• Gotham Gal Ventures—An investor focused on funding female entrepreneurs.

Additional Resources:

BFF Corporates

4. BFF startups to watch

Vanity Fair April 2018 Issue

You’ll definitely want to follow the startups founded by the 26 black female founders who have raised $1 million or more. They also happened to be featured in Vanity Fair’s April 2018 issue. They are:

  1. Lisa Skeete Tatum, co-founder and CEO, Landit
  2. Heather Hiles, founder and former CEO, Pathbrite (sold company to Cengage Learning in 2015)
  3. Marla Blow, founder and CEO, FS Card
  4. Helen Adeosun, co-founder and CEO, Care Academy
  5. Morgan DeBaun, founder and CEO, Blavity
  6. Jean Brownhill, founder and CEO, Sweeten
  7. Marah Lidey, co-founder and co-CEO, Shine
  8. Kristina Jones, co-founder, CourtBuddy
  9. Sherisse Hawkins, co-founder and CEO, Pagedip
  10. Etosha Cave, founder, Opus 12
  11. Tanisha Robinson, founder, Print Syndicate
  12. Catherine Mahugu, founder, Soko
  13. Alicia Thomas, co-founder and CEO, Dibs
  14. Kellee James, founder and CEO, Mercaris
  15. Viola Llewellyn, co-founder and president, Ovamba
  16. Reham Fagiri, co-founder and CEO, AptDeco
  17. Camille Hearst, co-founder and CEO, Kit
  18. Alexandra Bernadotte, founder and CEO, Beyond 1 2
  19. K. J. Miller, co-founder, Mented Cosmetics
  20. Nicole Neal, co-founder and CEO, Noodle Markets
  21. Amanda E. Johnson, co-founder, Mented Cosmetics
  22. Cheryl Contee, co-founder and strategic adviser, Attentive.ly
  23. Asmau Ahmed, founder, Plum Perfect
  24. Star Cunningham, founder and CEO, 4D Healthware
  25. Jewel Burks, co-founder and CEO, Partpic (sold company to Amazon in 2016)
  26. Jessica O. Matthews, founder and CEO, Uncharted Power

5. BFF incubators and accelerators

  • Founders Gym — “Founder Gym is an online training center for underrepresented founders who want to build successful tech startups.”
  • Digital Undivided — “digitalundivided builds forward thinking initiatives that change the digital space.”
  • ATDC Georgia and Atlanta — The Advanced Technology Development Center at Georgia Tech “provides services open to all technology entrepreneurs in Georgia.”
  • Case Foundation — “Case invests in people and ideas that can change the world.”
  • Inclusive Startup Fund — “We provide the venture capital and guidance they need to turn their startups into great companies.”
  • JumpStart fund — “Focus Fund invests seed capital in tech-based companies led by female entrepreneurs and entrepreneurs of color throughout Ohio — as well as those willing to move to the state.”
  • Black Female Founder — “Black Female Founders is an organization providing awareness, resources, and a platform for women-led tech ventures.”
  • NewMe Accelerator — “NewME Accelerator is a residential technology startup accelerator for businesses led by underrepresented groups.”

See also:31 Top Accelerators and Incubators for Women – Startup FundingAs entrepreneurs, we’re always on our grind. And as women, we’ve got to stick together and work hard to meet our goals…www.startupfunding.co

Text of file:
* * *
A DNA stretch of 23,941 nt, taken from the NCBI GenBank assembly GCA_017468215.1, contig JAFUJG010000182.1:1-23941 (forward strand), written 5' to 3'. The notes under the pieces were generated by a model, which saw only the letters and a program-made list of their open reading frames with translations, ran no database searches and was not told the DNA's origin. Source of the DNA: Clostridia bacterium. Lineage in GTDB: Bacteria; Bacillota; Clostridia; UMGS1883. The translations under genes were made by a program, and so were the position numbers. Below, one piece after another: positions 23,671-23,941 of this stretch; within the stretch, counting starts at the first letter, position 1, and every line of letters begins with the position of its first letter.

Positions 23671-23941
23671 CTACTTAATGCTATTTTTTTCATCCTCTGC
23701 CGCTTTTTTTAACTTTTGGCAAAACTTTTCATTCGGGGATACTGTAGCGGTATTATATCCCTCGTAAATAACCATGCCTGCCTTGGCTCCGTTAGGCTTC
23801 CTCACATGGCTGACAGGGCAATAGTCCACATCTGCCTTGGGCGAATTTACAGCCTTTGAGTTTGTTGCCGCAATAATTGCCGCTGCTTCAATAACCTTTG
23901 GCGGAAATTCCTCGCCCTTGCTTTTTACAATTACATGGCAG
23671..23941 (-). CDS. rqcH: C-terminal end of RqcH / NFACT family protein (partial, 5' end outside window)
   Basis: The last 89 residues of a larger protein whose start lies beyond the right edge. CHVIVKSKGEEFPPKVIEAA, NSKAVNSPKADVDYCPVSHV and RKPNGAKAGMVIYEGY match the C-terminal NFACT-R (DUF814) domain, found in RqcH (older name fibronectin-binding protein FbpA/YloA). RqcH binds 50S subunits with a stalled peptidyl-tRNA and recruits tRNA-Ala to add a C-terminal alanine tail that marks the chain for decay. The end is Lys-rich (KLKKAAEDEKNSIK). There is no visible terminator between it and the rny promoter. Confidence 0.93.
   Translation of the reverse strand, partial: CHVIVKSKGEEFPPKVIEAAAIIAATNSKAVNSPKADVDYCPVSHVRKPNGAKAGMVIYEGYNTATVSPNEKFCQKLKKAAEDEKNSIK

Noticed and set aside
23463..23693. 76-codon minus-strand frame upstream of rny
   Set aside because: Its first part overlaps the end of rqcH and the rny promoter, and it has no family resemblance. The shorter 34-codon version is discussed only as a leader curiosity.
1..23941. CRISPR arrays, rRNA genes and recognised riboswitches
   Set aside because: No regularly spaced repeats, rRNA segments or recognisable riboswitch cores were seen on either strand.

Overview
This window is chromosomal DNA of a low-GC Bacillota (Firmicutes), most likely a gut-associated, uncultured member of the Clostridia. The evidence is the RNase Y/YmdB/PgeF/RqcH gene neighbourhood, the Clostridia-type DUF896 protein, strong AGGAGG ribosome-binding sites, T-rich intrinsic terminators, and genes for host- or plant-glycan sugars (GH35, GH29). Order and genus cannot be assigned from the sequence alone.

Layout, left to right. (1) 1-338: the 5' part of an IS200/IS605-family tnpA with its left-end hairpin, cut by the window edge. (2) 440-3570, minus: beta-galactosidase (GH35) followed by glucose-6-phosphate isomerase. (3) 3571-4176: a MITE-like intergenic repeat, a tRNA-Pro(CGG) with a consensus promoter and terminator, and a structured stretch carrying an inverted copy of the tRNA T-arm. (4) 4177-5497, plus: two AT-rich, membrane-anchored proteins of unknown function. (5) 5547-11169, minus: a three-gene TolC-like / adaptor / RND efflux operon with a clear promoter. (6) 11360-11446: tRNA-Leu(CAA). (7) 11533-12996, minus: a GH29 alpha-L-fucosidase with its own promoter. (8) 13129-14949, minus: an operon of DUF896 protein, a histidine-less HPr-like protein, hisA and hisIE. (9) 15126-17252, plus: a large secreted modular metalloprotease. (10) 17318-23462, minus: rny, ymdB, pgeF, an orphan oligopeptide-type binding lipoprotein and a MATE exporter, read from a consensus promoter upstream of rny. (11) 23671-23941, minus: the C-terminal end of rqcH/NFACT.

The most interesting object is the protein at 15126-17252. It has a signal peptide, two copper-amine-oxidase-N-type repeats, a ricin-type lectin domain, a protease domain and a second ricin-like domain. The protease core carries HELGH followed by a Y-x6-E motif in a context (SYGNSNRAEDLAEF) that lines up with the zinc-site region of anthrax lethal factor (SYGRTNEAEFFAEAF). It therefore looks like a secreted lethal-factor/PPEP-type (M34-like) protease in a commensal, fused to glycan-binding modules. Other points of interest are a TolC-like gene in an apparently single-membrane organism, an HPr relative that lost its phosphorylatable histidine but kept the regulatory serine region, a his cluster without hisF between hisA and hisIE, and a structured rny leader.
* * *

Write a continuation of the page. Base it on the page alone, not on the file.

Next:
6. BFF co-working spaces

  • Ethels Club — The first private social and wellness club designed with people of color in mind.
  • Femology—A co-working space as well as an incubator for Black women entrepreneurs.

7. BFF communities

  • Digital Undivided—“digitalundivided builds forward-thinking initiatives that change the digital space.”
  • Black Female Founders—“Black Female Founders is an organization providing awareness, resources, and a platform for women-led tech ventures.”
  • Black Women Talk Tech — “We’re here to identify, support and encourage black women to build the next billion-dollar business.”
  • Black Tech Women — “The Black Tech Women’s vision is to be the destination for black women in the technology ecosystem worldwide.”

8. BFF tech media and podcasts

  • Bootstrapped VC — A podcast by Backstage Capital, a venture capital fund “that invests in exceptional women, people of color, and LGBT tech founders.”
  • Blavity — “Blavity is a tech company for forward-thinking Black millennials pushing the boundaries of culture and the status quo.”
  • POCIT — “Telling the stories and thoughts of people of color in tech.”

9. BFF events and conferences

  • AfroTech — An informative and inspiring conference for aspiring entrepreneurs, featuring a wide array of panels and speakers.
  • Essence Fest — An annual music festival which started in 1995 as a one-time event to celebrate the 25th anniversary of Essence, a magazine aimed primarily toward African American women.


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Michael Berhane, Founder of POCIT
Lolita Taub
Lolita Taub

Lolita Taub is the Chief of Staff at Catalyte. She is also currently a Venture Partner at NextGen Ventures, an LP at Portfolia’s Enterprise Fund and a former VC at Backstage Capital and K Fund